UK FILM PREMIERE: 'In the Footsteps of the Argonauts'
- The Barber Institute of Fine Arts (download map opposite), Edgbaston Campus
- Alumni, Arts and Law, International, Research, Students
Admission FREE. If you would like to attend the premiere, please RSVP to email@example.com or call Ben Goodwin on 0121 414 6993 to reserve your place.
The Barber Institute of Fine Arts is to host the UK premiere of In the Footsteps of the Argonauts, a powerful historical documentary that follows the fortunes of the Greeksliving on the Black Sea, with particular emphasis on the City of Trebizond. Trebizond (Trabzon in modern Turkey) was not only the longest surviving of the Byzantine successor states, but also a symbol ofthe Greek communities which have lived and thrived on the shores of the Black Sea since the 8th century BC.
Trebizond was once the capital city of the Greeks of Eastern Pontus, a region on the southern coast of the Black Sea, located in modern-day north-eastern Turkey. Thecity has been the crossroads of civilisations that witnessed the development of Greek culture for almost 3,000 years; a historical trajectory which was indelibly marked by the destruction and expulsion of part of its populations at the dawn of the 20th century.
Guided by renowned Greek actor Kostas Arzoglou, (himself adescendant of the area), as well as with the help of an international team of experts from Greece, Cyprus and the UK, In the Footsteps of the Argonauts is the first systematic effort to audio-visually record the memory, tradition and history of the Eastern Pontus. The University of Birmingham was one such contributor, when back in 2009 Professor Anthony Bryer OBE (Emeritus Professor of Byzantine Studies and Founding Director of the Centre for Byzantine, Ottoman and Modern Greek Studies) and Dr Eurydice Georganteli (Barber Institute of Fine Arts and Centre for Byzantine, Ottoman and Modern Greek Studies) were interviewed for the documentary. The Barber Institute’s collection of Trapezuntine coins were also filmed and appear in In the Footsteps of the Argonauts.
The roots of the Greek presence on the Black Sea (known as thePontus) disappear in the mist of myth; the journey of Jason and the Argonauts to Colchis, the Amazons, the exile of Prometheus to Caucasus, the confrontationof Heracles with the Stymphalian Birds in ancient Aretiada and the wandering of Orestes in Tonya. Mythology aside, the Greeks began to spread around the Black Sea and in approximately 302 BC the Kingdom of Pontus was established. In 1204 AD we see the establishment of the Empire of Trebizond and advancements in trade, arts and sciences paved the way for a golden era for the people of Pontus.
The Empire of Trebizond was annexed by the Ottomans in 1461 and the Greeks who remained were relocated outside the city walls. The former inhabitants of Trebizond moved towards Matsuka, where three monasteries harboured them. With his camera, the film’s Director, Alexis Barzos, followed on the inaccessible tracks of the pilgrims towards St. John of Vazelon, built in 270 AD and considered the most ancient monastery in Pontus.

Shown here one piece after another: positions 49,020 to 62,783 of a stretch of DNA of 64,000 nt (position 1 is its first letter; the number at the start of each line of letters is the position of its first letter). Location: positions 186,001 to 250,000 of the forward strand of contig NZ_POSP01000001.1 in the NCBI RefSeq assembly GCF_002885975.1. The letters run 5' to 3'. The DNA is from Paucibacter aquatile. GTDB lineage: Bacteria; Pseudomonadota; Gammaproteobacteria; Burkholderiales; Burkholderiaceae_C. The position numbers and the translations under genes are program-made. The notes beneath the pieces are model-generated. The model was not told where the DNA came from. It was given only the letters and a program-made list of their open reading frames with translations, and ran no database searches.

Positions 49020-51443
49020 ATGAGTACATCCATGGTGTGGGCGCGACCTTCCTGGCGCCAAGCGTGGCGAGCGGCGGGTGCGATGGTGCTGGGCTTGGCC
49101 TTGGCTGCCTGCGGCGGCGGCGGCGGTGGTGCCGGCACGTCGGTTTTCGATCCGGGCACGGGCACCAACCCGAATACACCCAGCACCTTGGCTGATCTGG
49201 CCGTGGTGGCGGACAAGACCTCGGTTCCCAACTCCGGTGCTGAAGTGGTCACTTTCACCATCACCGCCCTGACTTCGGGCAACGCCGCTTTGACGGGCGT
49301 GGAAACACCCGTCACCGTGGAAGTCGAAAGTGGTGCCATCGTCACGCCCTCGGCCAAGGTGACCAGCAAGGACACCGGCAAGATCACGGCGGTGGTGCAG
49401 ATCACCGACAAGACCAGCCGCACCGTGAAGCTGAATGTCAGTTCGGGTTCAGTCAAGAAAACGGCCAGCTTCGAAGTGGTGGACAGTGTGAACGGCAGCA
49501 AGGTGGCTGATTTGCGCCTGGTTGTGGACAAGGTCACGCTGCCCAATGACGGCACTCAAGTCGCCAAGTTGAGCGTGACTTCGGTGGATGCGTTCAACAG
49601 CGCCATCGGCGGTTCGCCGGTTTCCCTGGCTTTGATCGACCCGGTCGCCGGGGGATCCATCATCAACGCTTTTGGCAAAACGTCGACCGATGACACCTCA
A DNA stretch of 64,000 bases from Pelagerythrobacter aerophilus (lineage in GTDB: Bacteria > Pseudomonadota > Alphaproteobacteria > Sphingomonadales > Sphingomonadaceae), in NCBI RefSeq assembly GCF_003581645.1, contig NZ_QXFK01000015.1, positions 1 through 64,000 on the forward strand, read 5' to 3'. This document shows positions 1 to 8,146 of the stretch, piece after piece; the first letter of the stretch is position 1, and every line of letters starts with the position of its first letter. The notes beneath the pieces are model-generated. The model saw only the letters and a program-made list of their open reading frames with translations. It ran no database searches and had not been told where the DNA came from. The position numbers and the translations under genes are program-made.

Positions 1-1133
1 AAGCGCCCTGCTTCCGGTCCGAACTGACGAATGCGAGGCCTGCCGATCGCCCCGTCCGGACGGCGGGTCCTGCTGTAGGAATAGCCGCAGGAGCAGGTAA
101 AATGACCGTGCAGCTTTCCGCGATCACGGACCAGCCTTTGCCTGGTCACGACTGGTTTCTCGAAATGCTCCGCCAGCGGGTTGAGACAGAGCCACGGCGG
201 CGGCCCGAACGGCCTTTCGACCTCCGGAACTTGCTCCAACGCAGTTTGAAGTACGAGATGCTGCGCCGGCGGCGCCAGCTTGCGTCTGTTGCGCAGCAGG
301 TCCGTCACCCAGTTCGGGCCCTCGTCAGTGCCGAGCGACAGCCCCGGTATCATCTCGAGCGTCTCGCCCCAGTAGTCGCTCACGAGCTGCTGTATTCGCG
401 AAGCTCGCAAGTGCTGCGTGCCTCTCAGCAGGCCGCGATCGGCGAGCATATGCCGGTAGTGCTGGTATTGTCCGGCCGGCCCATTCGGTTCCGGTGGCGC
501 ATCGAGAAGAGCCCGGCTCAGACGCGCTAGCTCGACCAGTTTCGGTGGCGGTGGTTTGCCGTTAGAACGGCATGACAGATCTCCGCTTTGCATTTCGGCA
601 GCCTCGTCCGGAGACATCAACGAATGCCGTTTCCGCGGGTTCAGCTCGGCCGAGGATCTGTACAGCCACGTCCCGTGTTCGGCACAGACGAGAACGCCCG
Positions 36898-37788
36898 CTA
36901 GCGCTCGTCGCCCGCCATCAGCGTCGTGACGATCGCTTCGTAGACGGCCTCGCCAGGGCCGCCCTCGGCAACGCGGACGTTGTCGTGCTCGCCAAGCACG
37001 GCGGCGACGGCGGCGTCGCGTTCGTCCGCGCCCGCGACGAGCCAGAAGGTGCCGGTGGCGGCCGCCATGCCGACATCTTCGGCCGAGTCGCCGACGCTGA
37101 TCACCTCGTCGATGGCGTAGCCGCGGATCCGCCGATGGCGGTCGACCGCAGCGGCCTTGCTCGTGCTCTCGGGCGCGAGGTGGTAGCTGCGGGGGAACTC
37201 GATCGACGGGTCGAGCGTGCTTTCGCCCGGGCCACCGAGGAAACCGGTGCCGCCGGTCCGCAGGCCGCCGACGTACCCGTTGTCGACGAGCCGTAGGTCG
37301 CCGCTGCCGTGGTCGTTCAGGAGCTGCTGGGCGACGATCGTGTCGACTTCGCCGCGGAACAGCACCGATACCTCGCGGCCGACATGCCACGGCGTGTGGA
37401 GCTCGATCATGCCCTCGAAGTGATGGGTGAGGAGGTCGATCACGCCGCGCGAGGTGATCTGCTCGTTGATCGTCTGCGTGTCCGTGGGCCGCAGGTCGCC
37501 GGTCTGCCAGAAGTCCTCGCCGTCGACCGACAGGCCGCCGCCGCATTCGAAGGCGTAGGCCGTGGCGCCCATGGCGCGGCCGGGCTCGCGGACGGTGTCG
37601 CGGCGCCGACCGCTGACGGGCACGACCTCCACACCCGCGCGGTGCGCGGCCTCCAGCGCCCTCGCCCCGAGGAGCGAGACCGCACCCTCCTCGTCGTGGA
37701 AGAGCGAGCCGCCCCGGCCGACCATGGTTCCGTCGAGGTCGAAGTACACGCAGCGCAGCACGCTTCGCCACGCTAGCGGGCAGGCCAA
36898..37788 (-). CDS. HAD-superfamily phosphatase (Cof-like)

A change of fortunes allowed an emerging Greek middle class to play a prominent role in the economic activities on the Eastern Black Sea in the 19th century. However, the dawn of the 20th century was marked by the great persecution and expulsion of Christian populations in the region. As a result, the Greek population of Pontus was uprooted and, today, the only witness of its centuries-long presence are the remains of the monumental civilisation it created.
Since December 2010, In the Footsteps of the Argonauts has been shown in Greece, Canada, Germany and Italy – to critical acclaim. Now, for the first time, the English version will be launched at the Barber Institute of Fine Arts. Bruce Clark (The Economist), award-winning author of Twice a Stranger (2006) and An Empire's New Clothes: The End of Russia's Liberal Dream (1995), will be opening the Birmingham event.
Discussing the people of Trebizond, Bruce Clark writes in Twice a Stranger: ‘Because of its location, far from the main centres of Hellenism, the Greek population in the area has always formed a world apart; a world which had to find its own way of co-existing with other peoples, armies and rulers with a stake in this region.’
Prior to the launch (3 – 5 pm) guests will be able to participate in handling sessions of coins of Trebizond and those from its Christian and Muslim neighbours. Postgraduates from the Centre for Byzantine, Ottoman and Modern Greek Studies (part of the University of Birmingham’s Institute of Archaeology and Antiquity) will be on-hand to answer questions.
The screening will be followed by drinks and canapés.
Eurydice Georganteli said: ‘At the Barber Institute of Fine Arts we are the fortunate custodians of a magnificent collection of Trapezuntine coins; the very ones that star in In the Footstepsof the Argonauts. Certainly, the story of Trebizondand its fortunes relates to everyone interested in deciphering the past inorder to understand the future. Do join us for what promises to be a great evening.’
In the Footsteps of the Argonauts
Narrated & Presented by Kostas Arzoglou / Directed by: Alexis Barzos / Research& Scientific Editing by Theodosios Kyriakidis / Script: Nicolas Zirganos / Director of Photography: Alexis Barzos / Original Music by Yiannis Paxevanis / Editing: Yiannis Biliris, Anna Prokou / Production Manager: Anastasia Skoubri / A Small Planet Production for the St. George Peristereota Research Centre ©2010